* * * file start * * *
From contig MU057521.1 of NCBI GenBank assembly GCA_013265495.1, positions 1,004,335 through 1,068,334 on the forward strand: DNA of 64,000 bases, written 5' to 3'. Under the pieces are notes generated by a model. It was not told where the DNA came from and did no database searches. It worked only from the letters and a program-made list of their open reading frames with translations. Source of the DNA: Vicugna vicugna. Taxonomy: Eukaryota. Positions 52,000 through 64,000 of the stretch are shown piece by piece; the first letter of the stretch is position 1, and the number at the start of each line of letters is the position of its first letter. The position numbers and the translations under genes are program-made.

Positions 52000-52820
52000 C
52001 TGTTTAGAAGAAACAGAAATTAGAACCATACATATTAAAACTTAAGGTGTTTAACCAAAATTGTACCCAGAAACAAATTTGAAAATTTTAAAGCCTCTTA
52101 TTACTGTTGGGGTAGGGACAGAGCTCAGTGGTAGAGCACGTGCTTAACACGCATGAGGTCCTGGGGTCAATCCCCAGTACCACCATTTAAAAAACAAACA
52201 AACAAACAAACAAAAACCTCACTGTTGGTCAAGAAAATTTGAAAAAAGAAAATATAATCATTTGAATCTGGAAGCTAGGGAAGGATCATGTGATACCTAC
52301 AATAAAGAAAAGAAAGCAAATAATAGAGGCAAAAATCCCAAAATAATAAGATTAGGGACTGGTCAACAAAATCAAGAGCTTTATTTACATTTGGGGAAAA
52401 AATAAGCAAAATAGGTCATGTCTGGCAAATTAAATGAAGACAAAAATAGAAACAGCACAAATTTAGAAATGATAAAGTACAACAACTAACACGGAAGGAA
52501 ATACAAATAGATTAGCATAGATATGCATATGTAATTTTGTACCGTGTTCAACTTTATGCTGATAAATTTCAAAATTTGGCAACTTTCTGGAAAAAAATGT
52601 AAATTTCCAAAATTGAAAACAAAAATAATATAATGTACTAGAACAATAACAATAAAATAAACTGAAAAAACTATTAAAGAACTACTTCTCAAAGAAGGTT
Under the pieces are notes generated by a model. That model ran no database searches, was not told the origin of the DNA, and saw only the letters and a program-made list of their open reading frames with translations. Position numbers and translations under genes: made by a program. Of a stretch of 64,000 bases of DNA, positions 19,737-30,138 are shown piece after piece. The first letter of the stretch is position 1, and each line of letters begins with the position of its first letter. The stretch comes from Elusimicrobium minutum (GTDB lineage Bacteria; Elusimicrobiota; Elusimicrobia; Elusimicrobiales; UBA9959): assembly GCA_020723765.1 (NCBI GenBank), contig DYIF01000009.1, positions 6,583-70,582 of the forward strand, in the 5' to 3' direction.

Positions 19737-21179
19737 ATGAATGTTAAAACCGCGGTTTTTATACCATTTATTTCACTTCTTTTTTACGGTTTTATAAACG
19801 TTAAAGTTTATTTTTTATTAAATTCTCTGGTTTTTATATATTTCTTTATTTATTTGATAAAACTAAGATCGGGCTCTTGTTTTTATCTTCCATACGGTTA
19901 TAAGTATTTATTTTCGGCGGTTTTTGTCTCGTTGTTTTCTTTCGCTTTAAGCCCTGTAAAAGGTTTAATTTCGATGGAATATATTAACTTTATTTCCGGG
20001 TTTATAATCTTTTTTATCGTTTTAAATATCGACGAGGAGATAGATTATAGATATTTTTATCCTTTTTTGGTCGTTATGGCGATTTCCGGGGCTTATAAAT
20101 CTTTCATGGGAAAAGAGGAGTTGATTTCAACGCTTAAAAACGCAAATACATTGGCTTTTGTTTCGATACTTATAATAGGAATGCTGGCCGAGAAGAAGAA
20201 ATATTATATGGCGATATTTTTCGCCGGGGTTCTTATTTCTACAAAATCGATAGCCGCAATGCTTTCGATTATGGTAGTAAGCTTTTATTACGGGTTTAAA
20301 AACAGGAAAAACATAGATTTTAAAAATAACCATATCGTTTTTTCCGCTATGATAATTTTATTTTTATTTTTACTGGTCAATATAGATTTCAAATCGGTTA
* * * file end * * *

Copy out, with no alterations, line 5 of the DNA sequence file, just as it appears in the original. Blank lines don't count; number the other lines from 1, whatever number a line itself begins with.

52101 TTACTGTTGGGGTAGGGACAGAGCTCAGTGGTAGAGCACGTGCTTAACACGCATGAGGTCCTGGGGTCAATCCCCAGTACCACCATTTAAAAAACAAACA